Are You a Money Mule? How to Avoid Emerging Scams

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The days of con artists approaching someone in public have been largely replaced by versions of scams in which the fraudster never shows his face. People develop real friendships and reply to job posting online each day, and scammers know the online marketplace is fertile ground for them.

SouthState wants to share vital information about emerging fraud trends including money mules and digital wallet scams.

Keys To Remember

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Icon for Keys To Remember
  • Never click links in unsolicited text messages or emails
  • Never provide your online banking credentials to anyone
  • Call (800) 277-2175 if you encounter suspicious messages or calls

What Is a Money Mule?

Account mules, or money mules, often appear as money-making opportunities such as remote work, social media sponsorship or digital marketing. In essence, this scam begins as a “job.”

The scammer asks you to open a new bank account to receive your pay. You’re then asked to transfer a portion of the money into another account in exchange for your commission. This can look like a wire transfer, ACH, or sending money via Western Union or MoneyGram.

Two red flags to notice here: the request to open a new account and then saying you must transfer a portion of the funds.
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Two red flags to notice here: the request to open a new account and then saying you must transfer a portion of the funds.

Scammers also develop fake romantic relationships to pressure people into an illegal money transfer. They can easily create a fake identity and use a dating app to connect with potential victims.

Unknowingly, money mules help criminals move illegal funds undetected through the financial system. Their goal is to hide their account activity through multiple people, making it harder for law enforcement to track their movements.

Even if the mule is participating in money laundering without full knowledge of the situation, they can be prosecuted. They’ll also suffer damage to their credit and may have their personal information stolen by the scammers once they move onto other targets.


Money Mule Red Flags Include:

  • Unsolicited direct message on social media 
  • Unusual wording or grammar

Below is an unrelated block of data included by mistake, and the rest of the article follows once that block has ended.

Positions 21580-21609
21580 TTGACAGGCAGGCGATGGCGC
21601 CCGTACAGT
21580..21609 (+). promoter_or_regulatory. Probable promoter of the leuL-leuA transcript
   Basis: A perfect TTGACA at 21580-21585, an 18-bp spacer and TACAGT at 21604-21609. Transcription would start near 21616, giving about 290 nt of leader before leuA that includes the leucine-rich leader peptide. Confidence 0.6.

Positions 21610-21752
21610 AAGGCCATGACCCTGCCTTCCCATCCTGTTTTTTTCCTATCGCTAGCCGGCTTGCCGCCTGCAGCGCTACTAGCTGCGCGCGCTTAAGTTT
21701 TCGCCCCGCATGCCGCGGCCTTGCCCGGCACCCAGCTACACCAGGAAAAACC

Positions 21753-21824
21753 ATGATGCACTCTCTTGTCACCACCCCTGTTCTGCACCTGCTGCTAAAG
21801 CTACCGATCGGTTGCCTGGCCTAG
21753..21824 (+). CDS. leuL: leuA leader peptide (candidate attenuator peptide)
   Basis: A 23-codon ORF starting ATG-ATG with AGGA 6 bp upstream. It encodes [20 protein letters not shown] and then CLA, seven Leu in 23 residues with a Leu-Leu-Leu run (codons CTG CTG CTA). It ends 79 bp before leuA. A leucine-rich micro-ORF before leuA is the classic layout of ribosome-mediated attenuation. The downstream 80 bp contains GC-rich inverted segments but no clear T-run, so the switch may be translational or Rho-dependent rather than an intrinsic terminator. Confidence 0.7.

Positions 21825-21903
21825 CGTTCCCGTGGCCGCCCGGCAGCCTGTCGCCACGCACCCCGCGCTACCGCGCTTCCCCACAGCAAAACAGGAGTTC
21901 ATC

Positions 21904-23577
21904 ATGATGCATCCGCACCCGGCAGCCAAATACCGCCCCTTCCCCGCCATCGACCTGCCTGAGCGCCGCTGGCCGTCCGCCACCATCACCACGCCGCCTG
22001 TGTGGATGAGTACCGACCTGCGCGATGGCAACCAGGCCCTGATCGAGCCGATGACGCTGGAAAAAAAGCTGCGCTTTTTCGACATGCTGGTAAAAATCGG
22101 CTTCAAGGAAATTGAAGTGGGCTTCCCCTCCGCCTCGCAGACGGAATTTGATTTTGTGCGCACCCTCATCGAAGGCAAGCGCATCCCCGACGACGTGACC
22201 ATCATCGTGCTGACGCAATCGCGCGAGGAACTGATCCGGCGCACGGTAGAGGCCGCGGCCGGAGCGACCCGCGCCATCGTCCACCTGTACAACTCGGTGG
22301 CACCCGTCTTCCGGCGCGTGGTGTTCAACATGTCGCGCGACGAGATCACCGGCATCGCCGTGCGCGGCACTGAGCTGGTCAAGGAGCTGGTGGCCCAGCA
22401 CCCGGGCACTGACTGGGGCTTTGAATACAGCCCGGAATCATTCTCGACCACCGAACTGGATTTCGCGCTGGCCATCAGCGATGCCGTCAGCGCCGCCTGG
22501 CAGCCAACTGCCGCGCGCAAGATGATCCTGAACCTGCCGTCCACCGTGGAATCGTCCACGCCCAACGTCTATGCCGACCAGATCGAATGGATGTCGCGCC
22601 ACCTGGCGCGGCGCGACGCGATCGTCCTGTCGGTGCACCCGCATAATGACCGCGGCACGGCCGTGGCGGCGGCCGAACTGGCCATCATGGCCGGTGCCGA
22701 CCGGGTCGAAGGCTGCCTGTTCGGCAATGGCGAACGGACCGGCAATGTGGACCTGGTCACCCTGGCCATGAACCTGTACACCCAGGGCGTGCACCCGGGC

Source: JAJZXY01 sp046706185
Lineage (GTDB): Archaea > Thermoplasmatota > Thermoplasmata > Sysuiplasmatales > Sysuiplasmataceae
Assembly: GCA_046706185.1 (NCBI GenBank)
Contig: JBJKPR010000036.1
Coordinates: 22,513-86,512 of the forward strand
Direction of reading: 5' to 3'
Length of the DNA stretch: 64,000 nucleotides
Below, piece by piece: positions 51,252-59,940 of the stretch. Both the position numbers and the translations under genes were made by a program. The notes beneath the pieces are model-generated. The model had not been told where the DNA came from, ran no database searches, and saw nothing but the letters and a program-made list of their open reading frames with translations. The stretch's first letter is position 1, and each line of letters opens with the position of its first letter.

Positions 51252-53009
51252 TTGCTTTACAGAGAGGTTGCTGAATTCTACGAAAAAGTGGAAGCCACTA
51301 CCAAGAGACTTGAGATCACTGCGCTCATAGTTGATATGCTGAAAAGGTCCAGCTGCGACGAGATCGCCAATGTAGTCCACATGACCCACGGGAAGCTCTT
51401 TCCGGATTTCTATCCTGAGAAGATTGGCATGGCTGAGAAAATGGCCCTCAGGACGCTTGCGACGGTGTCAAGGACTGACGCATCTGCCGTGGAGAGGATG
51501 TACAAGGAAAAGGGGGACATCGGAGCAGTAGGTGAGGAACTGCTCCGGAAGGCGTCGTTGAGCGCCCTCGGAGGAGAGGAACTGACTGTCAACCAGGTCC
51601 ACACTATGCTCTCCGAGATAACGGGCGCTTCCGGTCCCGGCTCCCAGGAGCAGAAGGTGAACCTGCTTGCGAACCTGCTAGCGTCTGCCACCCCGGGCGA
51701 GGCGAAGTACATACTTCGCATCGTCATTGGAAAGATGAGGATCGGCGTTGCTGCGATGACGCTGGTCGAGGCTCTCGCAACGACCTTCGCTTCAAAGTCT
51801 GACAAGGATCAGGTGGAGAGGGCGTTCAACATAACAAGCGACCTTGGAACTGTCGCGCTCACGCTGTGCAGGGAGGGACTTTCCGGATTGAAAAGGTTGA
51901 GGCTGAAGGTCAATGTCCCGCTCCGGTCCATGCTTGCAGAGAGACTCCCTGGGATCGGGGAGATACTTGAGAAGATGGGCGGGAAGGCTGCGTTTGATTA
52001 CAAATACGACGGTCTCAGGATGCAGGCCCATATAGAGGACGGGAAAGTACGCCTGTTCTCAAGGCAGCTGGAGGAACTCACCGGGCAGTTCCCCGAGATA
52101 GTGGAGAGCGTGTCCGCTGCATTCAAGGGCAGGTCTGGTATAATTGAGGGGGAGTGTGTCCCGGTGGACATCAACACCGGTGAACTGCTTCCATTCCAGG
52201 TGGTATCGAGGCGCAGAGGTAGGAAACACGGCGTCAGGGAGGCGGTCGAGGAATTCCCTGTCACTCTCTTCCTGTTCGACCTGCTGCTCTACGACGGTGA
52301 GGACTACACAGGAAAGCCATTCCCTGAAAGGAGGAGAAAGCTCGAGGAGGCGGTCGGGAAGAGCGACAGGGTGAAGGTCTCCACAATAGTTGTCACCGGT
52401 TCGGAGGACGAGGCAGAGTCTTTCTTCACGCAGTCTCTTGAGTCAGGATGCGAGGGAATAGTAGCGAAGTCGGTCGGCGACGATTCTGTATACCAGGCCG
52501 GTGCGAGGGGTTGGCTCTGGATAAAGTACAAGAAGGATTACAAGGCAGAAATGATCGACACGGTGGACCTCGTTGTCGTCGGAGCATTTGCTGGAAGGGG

• Pressure or urgency in scammer’s messages 
  • Promises of a large commission for little effort 
  • All communication and job duties are online 
  • Being offered job with no experience or educational qualifications
Always be wary of money transfer requests from people you don’t know well. Even if they claim to be your new employer, question their motives and methods.

How Does Digital Wallet Fraud Work?

Let’s begin with defining what a digital wallet is. Like the name suggests, a digital wallet is a virtual version of your credit card or debit card. You may have used Samsung Pay, Google Pay or Apple Pay to set up your digital wallet.

Digital wallets allow you to make payments quickly without pulling out your physical card to swipe. Payment terminals that accept “tap to pay” are becoming more common.


Digital Wallet Fraud Can Happen a Few Different Ways:

A scammer may find your debit or credit card information on the dark web. They set up a digital wallet on their device, making as many purchases as they can before you turn your card off.

Scammers can also hack into your online bank account with stolen credentials. This type of attack, an account takeover (ATO) attack, allows fraudsters access to a digital wallet. They make purchases, steal payment information or sell the credentials online.


How Can I Prevent Digital Wallet Fraud?

Much like other types of fraud, being knowledgeable about your account activity and using strong security measures can go a long way. 
  • Keep a close eye on your finances. It’s not overkill to review transactions daily. 
  • Enable two-factor authentication so you’ll need to complete an additional layer of verification when signing into a digital wallet. 
  • Consider connecting a secondary account or card to your digital wallet. If your wallet is compromised, fraudsters won’t gain access to your primary bank account.
  • Don’t use a digital wallet on an unsecured WiFi connection, especially in a public shopping area. Use your phone’s data plan instead. 
  • Consider installing trusted security software on your phone. Some vendors give you the ability to lock or wipe your phone from another device, clearing your credentials and other sensitive information.
Find more information on combating scams on our website. If you suspect fraud or have been a victim of a scam, call SouthState immediately at (800) 277-2175.

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